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Hi there, guys! Welcome to the vocabulary part for lesson 36 of 504 Absolutely Essential Words. Are you ready? Let’s get started.
The first one here is “prompt”. Prompt as an adjective means quick; on time; done at once; and as a verb it means to cause (someone) to do something; to remind (someone) of the words or actions needed. A) Be prompt in assembling* your baggage. B) Terry’s caution prompted him to ask many questions before he consented. C) Larry was confident he knew his lines well enough not to need any prompting.
The second word of this lesson is “hasty”. Can you guess the meaning? Hasty means quick; hurried; not well thought out. It’s an adjective. Let’s take a look at the examples. A) A hasty glance* convinced him that he was being followed. B) Rather than make a hasty decision, Mr Torres rejected* the offer. C) Myra apologized* for the hasty visit. One more time, hasty means quick; hurried.
The next one is “scorch”. Scorch means to burn slightly; dry up; criticize sharply. We’re using it as a verb here, but it is also a noun. A) The hot iron scorched the tablecloth. B) Farmers reported that their wheat was being scorched by the fierce* rays of the sun. C) Mr Regan gave the class a scorching lecture* on proper behavior in the cafeteria.
The next word is “tempest”. Tempest means a violent* storm with much wind; a violent disturbance. It’s a noun, obviously. Let’s see the examples. A) The tempest drove the ship on the rocks. B) Following the weather report of the approaching* tempest, we were prompted* to seek immediate shelter. C) When Mr Couche saw that a tempest was brewing over the issue, he hastily* called a meeting.
The fifth word is “soothe”. Soothe means to quiet; to calm; to comfort. It’s a verb, right? A) With an embrace*, the mother soothed the hurt child. B) Heat soothes some aches; cold soothes others. C) Rosalie’s nerves were soothed by the soft music. Again, it simply means to calm, to comfort.
The sixth one is “sympathetic”. Sympathetic means having or showing kind feelings toward others; approving; enjoying the same things and getting along well together. It’s an adjective, right? The noun would be sympathy. A) Judge Cruz was sympathetic to the lawyer’s plea* for mercy. B) Father was fortunately* sympathetic to my request to use the car on weekends. C) We were all sympathetic to Suzanne over her recent* misfortune*.
The next word is “redeem”. Redeem means to buy back; pay off; carry out; set free; make up for. It’s a verb. Let’s see some examples. A) The property on which money has been lent is redeemed when the loan is paid back. B) My family was relieved* to hear that the mortgage had been redeemed. C) Mr Franklin promptly* redeemed his promise to help us in time of need.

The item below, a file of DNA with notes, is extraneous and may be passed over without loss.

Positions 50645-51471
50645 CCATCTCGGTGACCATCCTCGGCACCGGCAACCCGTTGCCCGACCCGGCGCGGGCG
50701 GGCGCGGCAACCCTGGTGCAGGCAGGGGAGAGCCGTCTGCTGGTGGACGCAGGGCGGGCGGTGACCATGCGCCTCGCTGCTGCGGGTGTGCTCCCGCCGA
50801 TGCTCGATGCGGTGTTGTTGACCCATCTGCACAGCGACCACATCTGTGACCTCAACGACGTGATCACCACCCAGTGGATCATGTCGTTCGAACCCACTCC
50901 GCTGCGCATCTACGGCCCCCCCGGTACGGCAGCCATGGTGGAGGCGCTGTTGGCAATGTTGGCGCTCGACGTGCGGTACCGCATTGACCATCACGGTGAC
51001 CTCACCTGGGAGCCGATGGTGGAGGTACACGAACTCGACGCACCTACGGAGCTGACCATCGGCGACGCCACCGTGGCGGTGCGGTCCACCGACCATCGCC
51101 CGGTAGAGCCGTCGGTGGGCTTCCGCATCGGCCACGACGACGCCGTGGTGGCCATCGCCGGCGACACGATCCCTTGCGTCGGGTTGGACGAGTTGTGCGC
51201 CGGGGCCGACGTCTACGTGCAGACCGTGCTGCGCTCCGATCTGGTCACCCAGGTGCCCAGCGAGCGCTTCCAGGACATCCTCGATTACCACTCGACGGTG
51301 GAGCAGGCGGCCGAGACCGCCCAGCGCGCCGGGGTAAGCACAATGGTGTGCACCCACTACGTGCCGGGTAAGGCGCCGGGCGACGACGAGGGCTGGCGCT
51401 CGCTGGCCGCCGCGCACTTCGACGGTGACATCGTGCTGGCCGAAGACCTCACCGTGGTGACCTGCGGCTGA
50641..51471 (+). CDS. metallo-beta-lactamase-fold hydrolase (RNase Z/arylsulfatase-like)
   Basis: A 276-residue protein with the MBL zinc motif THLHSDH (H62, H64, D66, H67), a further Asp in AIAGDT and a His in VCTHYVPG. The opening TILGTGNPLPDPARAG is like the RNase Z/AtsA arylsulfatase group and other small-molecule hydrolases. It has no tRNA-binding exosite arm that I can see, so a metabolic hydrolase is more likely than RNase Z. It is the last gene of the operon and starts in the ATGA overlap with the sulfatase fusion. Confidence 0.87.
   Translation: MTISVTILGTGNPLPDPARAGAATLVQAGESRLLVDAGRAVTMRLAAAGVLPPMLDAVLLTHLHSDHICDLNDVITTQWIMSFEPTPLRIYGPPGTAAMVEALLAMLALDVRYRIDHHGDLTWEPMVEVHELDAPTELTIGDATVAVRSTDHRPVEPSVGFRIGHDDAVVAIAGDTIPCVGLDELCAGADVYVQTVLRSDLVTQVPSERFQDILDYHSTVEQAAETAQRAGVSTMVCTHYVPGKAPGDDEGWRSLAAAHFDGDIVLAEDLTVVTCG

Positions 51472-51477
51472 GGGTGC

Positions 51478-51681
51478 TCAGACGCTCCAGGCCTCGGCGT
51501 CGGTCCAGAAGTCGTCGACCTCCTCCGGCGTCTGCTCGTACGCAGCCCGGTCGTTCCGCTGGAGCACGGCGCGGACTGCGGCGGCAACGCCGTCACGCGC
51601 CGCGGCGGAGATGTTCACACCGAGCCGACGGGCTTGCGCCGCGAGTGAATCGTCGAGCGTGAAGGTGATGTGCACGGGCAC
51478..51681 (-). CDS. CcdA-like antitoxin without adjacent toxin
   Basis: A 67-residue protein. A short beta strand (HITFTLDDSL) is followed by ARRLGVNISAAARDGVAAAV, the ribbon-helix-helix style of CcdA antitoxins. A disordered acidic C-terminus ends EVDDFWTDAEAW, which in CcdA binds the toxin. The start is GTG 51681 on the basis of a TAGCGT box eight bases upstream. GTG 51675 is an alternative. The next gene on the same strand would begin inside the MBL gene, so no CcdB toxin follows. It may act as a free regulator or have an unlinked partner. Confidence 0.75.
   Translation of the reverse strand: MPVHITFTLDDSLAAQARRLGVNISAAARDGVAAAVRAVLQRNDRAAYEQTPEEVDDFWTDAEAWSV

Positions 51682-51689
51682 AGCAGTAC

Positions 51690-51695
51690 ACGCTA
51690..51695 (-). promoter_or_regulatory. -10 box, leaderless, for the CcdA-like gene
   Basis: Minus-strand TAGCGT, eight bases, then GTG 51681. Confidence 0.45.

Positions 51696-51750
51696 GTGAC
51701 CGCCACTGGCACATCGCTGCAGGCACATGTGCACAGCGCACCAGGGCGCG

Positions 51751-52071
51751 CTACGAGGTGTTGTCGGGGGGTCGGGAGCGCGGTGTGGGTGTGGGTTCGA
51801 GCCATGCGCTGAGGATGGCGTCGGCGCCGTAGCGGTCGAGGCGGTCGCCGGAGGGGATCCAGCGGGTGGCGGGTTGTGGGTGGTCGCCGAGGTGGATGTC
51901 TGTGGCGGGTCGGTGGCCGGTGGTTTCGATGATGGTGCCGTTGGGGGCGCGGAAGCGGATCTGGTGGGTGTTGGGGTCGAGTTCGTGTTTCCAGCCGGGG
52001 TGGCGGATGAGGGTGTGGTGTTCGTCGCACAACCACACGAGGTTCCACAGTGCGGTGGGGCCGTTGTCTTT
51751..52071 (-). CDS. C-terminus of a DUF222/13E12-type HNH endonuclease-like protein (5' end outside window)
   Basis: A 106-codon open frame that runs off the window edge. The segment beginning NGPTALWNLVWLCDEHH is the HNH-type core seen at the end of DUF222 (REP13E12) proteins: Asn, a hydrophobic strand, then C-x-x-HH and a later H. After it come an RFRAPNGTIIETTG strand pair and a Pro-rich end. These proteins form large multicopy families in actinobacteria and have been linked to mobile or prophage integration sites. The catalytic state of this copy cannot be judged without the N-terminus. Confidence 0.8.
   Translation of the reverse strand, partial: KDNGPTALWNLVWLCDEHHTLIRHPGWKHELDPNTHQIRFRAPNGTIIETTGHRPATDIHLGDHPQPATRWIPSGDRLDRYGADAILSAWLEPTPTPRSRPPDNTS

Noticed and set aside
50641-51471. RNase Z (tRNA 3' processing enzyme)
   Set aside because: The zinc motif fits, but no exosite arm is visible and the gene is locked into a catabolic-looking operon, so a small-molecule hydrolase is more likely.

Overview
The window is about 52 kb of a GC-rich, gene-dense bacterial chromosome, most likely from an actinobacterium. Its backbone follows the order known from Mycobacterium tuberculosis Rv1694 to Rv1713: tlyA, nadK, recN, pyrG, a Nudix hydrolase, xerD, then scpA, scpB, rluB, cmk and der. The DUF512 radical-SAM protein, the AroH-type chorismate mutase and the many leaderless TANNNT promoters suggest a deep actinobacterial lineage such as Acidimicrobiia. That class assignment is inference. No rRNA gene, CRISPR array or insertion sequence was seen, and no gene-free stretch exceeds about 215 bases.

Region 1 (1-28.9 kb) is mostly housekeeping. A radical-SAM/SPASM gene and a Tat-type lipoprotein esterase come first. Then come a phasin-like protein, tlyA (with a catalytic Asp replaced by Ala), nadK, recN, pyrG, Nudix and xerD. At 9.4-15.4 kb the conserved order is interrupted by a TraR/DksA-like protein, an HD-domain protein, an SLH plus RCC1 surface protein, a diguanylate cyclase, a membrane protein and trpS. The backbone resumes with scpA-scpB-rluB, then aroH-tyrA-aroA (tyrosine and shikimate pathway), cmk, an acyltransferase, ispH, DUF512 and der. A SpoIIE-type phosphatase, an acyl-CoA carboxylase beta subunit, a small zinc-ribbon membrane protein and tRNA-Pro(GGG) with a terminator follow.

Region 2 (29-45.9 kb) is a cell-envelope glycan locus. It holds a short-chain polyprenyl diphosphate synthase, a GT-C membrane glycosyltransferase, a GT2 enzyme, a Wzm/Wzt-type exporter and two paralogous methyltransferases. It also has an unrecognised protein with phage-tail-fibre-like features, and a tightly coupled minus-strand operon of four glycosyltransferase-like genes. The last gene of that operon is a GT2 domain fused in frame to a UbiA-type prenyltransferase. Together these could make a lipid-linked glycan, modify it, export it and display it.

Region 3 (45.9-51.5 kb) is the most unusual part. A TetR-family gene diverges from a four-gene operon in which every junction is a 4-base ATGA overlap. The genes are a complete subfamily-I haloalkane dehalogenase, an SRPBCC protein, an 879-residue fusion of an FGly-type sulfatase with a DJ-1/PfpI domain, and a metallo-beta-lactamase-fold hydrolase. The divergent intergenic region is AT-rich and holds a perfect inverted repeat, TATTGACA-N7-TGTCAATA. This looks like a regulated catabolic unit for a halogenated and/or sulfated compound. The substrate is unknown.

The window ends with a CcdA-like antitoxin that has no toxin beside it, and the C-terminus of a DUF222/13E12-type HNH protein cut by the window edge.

Next one, “resume”. You know this one. Resume means to begin again; go on; take again. A) Resume reading where we left off. B) Those standing may resume their seats. C) The violinist resumed playing after the intermission. Intermission simply means a pause or break.
Our next word here is “harmony”. Again, I’m pretty sure you all know its meaning. Harmony means a situation of getting on well together or going well together; a sweet or musical sound. It’s a noun. A) We hoped the incident would not disrupt* the harmony that existed between the brothers. B) I am sympathetic* to Warren because his plans are in harmony with mine. C) We responded* to the harmony of the song by humming along.
The tenth word of this lesson is “refrain”. Refrain simply means to hold back. It’s a verb. A) Refrain from making hasty* promises. B) Milo could not refrain from laughing at the jest. C) If you want to be heard, you must refrain from mumbling.
Now, our next one is “illegal”. Illegal means not lawful; against the law. It’s an adjective. A) It is illegal to reveal* the names of juvenile* delinquents. B) Bigamy is illegal in the United States. C) Mr Worthington’s illegal stock manipulations* led to his jail sentence. So, one more time, illegal means against the law.
And the last one, “narcotic”. Narcotic is a drug that produces drowsiness, sleep, dullness, or an insensible condition, and lessens pain by dulling the nerves. It’s both a noun, and an adjective. A) Opium is a powerful narcotic. B) We do not have adequate* knowledge of the narcotic properties of these substances. C) The doctor prescribed a narcotic medicine to soothe* the patient’s suffering.
Alright, the vocabulary part for lesson 36 is finished. See you in the next part, Words in Use 1.
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